Jeppe Hein, Mirror Labyrinth NY, 2015. Courtesy KÖNIG GALERIE, Berlin, 303 Gallery, New York and Galleri Nicolai Wallner, Copenhagen. Photo: James Ewing.

Sitting Pretty: Interactive Art Installations That Invite You In

Jeppe Hein’s interactive art installations and sculptures bring the intimacy of the indoors outside. “It’s important to me that my art is not only exhibited in the context of the art world, but is also seen and experienced by people who usually don’t visit art museums,” says Hein, whose artistic installations grace parks, plazas—and yes, art institutes—around the world.

Jeppe Hein’s modified social benches

Jeppe Hein, Modified Social Bench #19, 2012. Courtesy KÖNIG GALERIE, Berlin, 303 Gallery, New York and Galleri Nicolai Wallner, Copenhagen. Anders Norrsell.

Hein may be best known for a series he began in 2005 called “Modified Social Benches.” Manufactured alternately in steel, aluminum and wood, the brightly colored benches borrow from traditional design before departing in a playful direction.

Convex, concave, legless or weirdly angled, the benches are part seating, part sculpture. They’re what Hein calls a modification of their “architectural and social function,” challenging seating often used for quiet respite. “Their design has an influence on people’s behavior in public, by giving them the opportunity to place themselves in order to discourage or encourage others to take a seat next to them,” Hein says.

Cherry-red bench at the Brooklyn Bridge Park

Jeppe Hein, Modified Social Bench NY, 2015. Courtesy KÖNIG GALERIE, Berlin, 303 Gallery, New York and Galleri Nicolai Wallner, Copenhagen. Photo: James Ewing.

The 2015 cherry-red interactive art installation at the Brooklyn Bridge Park in Brooklyn, N.Y., showcased benches suited to various levels of communal interaction. One bench dipped in the middle, making it perfect for a single sitter; another wrapped around a tree, offering two private seats with blooming branches between them; a third rose into something of a slide, often surrounded by children waiting for their turn.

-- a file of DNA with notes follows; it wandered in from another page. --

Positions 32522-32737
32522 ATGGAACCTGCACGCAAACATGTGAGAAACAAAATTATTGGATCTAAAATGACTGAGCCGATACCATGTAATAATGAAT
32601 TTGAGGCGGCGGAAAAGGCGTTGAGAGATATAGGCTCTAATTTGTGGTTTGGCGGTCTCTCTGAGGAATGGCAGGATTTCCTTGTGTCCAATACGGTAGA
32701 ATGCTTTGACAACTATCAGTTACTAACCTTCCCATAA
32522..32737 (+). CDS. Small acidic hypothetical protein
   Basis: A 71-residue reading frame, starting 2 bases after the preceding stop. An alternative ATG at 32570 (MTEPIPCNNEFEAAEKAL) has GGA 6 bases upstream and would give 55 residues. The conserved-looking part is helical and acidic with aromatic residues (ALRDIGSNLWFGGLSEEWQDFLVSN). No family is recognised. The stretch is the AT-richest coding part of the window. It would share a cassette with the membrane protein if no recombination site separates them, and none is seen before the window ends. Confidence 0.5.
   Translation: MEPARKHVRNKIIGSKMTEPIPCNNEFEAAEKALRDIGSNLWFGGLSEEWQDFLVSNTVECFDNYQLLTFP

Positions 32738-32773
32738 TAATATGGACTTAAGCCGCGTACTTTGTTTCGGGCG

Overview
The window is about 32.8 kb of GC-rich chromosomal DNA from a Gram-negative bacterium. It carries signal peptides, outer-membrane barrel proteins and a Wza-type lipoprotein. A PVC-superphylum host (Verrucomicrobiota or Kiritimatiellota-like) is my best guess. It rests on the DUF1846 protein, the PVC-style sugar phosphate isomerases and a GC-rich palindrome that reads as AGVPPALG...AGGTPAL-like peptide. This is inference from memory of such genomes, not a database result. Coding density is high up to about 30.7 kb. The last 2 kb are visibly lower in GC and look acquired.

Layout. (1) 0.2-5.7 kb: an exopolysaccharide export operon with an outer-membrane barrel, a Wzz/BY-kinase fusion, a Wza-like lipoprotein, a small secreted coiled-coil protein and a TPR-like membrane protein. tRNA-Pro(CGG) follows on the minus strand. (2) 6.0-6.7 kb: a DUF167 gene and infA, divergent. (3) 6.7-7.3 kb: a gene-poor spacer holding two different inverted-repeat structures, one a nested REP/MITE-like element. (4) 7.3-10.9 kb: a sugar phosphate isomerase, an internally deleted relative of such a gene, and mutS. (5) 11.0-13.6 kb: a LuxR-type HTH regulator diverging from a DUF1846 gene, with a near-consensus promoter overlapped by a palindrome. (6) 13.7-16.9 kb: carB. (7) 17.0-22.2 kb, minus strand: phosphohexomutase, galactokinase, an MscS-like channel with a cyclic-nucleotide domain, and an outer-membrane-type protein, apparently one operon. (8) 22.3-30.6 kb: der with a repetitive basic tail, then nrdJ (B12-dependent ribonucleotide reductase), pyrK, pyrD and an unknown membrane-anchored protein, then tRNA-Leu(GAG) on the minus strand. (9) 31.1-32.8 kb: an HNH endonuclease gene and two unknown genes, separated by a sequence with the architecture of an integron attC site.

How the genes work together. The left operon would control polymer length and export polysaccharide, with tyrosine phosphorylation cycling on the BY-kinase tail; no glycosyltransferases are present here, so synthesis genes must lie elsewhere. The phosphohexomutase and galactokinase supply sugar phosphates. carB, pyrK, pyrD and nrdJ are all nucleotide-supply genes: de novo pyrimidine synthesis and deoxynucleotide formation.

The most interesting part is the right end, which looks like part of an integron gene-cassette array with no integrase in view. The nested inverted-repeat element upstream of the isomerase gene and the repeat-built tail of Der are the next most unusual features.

“Due to their alterations, the benches end up somewhere between a dysfunctional object and a functional piece of furniture, and thus point out the contradiction between artwork and functional object,” Hein says. He often stays behind after installations to see people’s responses, which can be a combination of delight and awe.

Dipped cherry-red bench at the Brooklyn Bridge Park

Jeppe Hein, Modified Social Bench NY, 2015. Courtesy KÖNIG GALERIE, Berlin, 303 Gallery, New York and Galleri Nicolai Wallner, Copenhagen. Photo: James Ewing.

But his work isn’t just about bemusing viewers. “Artworks in public spaces open up new possibilities for the viewer to lose his timidity towards art,” Hein says. Passersby can interact with his works without even knowing that they’re art, and that’s part of the point.

Hein grew up in a creative family surrounded by arts and artists, studying at the Royal Danish Academy of Arts in Copenhagen, as well as the Städel Hochschule für Bildende Künste in Frankfurt before opening his studio in Berlin. Hein sees his artistic pieces as a way to unite people of different backgrounds, encouraging interaction and engagement. His interactive art installations often appeal to people who didn’t grow up attending gallery nights and find museums intimidating, rather than inspiring.

Not only do Hein’s pieces put people in dialogue with one another, they provoke a discourse about public space. “This is particularly relevant at a time when places for communication—such as free, creative spaces and areas designed to enable interaction and involve people in a dialogue with their surroundings and others—are absent from most contemporary cities,” Hein says.

Hide and Seek by Jeppe Hein in Amsterdam

Jeppe Hein, Appearing Rooms, 2004. Courtesy KÖNIG GALERIE, Berlin, 303 Gallery, New York and Galleri Nicolai Wallner, Copenhagen. Photo: Sylvia Rose. Silvia Rose.

“Hide and See(k)” (2013), a permanent interactive art installation outside of the Rijksmuseum in Amsterdam, includes fountains that spring up to create walls of water, making rooms out of what was a flat space. Numerous works feature mirrored surfaces installed in parks, encouraging viewers to really see themselves within these spaces. These critical interactions foster a deeper reckoning with public spaces. By bringing hallmarks of private interiors—mirrors, rooms and copious seating—outside, Hein encourages us to take a collective ownership of spaces that are increasingly being whittled away.